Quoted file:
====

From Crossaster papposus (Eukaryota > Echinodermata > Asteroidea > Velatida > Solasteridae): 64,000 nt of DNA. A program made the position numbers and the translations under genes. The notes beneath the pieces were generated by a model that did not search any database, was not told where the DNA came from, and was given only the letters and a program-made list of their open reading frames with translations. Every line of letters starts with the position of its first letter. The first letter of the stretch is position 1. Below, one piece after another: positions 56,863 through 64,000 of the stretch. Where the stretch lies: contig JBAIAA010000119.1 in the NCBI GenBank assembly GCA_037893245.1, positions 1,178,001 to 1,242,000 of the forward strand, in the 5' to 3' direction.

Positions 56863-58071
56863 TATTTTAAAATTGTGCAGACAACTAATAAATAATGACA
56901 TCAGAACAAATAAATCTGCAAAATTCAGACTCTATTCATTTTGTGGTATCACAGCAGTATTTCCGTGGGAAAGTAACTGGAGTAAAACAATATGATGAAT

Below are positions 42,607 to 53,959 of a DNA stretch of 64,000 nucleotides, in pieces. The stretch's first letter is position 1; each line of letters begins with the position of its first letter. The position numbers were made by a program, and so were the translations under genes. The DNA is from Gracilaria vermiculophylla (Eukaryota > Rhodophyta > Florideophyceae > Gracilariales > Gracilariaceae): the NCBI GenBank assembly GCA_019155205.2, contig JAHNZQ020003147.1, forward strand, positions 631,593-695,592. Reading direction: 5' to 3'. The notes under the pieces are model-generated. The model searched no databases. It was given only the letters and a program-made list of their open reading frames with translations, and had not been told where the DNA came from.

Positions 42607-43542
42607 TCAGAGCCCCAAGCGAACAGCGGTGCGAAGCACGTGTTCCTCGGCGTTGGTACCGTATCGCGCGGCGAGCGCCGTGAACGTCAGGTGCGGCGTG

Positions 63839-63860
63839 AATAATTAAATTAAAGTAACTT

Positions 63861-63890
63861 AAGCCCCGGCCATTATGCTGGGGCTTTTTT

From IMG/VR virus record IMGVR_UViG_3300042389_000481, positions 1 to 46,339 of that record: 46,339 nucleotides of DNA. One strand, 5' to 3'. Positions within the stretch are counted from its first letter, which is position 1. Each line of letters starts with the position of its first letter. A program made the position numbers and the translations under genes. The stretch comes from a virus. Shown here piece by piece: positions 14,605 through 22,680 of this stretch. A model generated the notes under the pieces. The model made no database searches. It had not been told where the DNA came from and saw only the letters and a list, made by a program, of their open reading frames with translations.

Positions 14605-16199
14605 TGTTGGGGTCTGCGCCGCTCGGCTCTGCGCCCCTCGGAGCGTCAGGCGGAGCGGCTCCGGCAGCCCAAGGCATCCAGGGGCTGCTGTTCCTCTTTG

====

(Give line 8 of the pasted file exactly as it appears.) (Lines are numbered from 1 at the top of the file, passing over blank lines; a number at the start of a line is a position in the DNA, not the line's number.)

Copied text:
Positions 63839-63860